By TODD RICHMOND
MADISON, Wis. (AP) — A Dane County judge refused Monday to stay his ruling striking down Wisconsin’s right-to-work law, reiterating his position that the legislation wrongly enables non-union workers to receive free representation.
Judge William Foust said he doesn’t believe state attorneys have shown they’ll overturn his decision on appeal and have no evidence the state would suffer if his ruling stands. He said the core of his ruling is whether a union has to provide free services.
“The decision boils down to something as simple as ‘there is no free lunch,'” the judge said.
Republican Attorney General Brad Schimel, who is defending the law, immediately said he’ll seek a stay from a state appeals court “where we feel confident this law will be upheld.”
Right-to-work laws prohibit businesses and unions from reaching agreements that require all workers, not just union members, to pay union dues. Since unions must represent all employees in a workplace, the laws essentially allow non-union workers to benefit from union representation for free. Twenty-five states have such laws. Republican Gov. Scott Walker signed Wisconsin’s version last year.
Three unions — the AFL-CIO’s Wisconsin chapter, Machinists Local Lodge 1061 and United Steelworkers District 2 — filed a lawsuit challenging the law in March 2015, arguing the statutes amount to an illegal taking of their services without compensation.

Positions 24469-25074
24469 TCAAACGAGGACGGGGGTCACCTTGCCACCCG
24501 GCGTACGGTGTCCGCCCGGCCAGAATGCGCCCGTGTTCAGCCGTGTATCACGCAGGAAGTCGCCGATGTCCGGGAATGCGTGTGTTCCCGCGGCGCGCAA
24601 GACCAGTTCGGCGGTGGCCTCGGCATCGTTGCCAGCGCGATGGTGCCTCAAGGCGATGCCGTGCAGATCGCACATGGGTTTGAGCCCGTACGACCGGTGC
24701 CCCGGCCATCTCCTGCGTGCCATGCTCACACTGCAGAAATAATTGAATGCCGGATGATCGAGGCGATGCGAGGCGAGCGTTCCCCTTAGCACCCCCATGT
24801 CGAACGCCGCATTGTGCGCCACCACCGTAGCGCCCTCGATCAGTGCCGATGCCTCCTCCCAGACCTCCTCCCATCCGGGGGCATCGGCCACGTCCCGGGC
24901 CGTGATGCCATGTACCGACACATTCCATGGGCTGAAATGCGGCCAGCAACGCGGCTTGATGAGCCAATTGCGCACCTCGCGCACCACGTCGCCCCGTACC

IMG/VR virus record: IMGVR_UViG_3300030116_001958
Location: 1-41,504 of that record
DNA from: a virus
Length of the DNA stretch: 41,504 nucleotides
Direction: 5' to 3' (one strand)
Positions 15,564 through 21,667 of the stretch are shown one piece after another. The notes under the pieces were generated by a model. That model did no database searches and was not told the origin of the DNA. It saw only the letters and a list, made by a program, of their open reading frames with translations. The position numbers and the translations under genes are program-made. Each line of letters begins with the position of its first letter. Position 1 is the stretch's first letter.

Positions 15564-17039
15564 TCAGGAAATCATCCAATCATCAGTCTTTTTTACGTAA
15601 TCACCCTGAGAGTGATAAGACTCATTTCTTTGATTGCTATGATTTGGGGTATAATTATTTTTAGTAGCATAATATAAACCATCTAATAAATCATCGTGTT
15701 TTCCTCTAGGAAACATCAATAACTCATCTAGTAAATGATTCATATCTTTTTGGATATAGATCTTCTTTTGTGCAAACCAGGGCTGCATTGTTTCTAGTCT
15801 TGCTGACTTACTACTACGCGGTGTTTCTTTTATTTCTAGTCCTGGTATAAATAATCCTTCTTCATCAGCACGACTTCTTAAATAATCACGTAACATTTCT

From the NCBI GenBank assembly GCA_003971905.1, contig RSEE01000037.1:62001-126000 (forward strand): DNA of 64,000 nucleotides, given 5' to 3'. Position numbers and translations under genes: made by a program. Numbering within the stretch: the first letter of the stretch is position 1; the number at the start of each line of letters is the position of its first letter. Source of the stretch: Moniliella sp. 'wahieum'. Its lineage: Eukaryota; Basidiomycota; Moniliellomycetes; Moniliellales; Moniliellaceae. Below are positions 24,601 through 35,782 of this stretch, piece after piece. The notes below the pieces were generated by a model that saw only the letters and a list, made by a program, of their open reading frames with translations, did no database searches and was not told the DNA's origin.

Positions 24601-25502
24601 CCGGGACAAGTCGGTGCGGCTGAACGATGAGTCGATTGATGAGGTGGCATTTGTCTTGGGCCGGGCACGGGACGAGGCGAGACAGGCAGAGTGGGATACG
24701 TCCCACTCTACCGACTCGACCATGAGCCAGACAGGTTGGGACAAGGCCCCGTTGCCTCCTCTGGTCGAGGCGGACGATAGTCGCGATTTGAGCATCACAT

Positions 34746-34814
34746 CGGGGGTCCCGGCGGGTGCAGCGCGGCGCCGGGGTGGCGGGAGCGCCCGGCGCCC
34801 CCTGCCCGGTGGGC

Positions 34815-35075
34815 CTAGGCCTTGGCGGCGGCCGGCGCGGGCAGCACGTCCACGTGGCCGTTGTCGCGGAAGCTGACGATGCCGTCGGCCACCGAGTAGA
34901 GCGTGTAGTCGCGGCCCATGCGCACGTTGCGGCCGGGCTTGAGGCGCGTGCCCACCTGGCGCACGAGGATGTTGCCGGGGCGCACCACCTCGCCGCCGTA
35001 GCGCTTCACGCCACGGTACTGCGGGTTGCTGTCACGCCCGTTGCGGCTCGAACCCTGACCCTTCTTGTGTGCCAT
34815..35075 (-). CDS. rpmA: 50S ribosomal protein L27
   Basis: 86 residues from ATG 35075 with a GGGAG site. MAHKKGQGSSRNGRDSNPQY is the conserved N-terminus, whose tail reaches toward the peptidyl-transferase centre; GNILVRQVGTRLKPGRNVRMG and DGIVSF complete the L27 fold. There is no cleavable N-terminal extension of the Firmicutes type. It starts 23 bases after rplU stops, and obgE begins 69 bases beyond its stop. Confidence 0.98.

Foust found the law unconstitutional earlier this month. The state Justice Department asked Foust last week to stay the ruling. They filed notice of appeal the same day with the Wausau-based District 3 Court of Appeals.
Assistant Attorney General Steven Kilpatrick argued at a hearing Monday that the judge should grant the stay because the state likely will win the appeal, all statutes are presumed constitutional and the state suffers harm any time it can’t enforce a law and unions aren’t likely to suffer substantial harm if the law remains in place pending the appeal.
Fred Perillo, the unions’ attorney, countered that a stay would harm the unions. He said keeping the law in place would cost the unions thousands of dollars in potential dues, prevent them from negotiating contracts requiring due payments and prohibit contract clauses reinstating union dues if right-to-work was struck down from taking effect.
The Wisconsin AFL-CIO issued a statement praising Foust for again affirming that the right-to-work law is unconstitutional.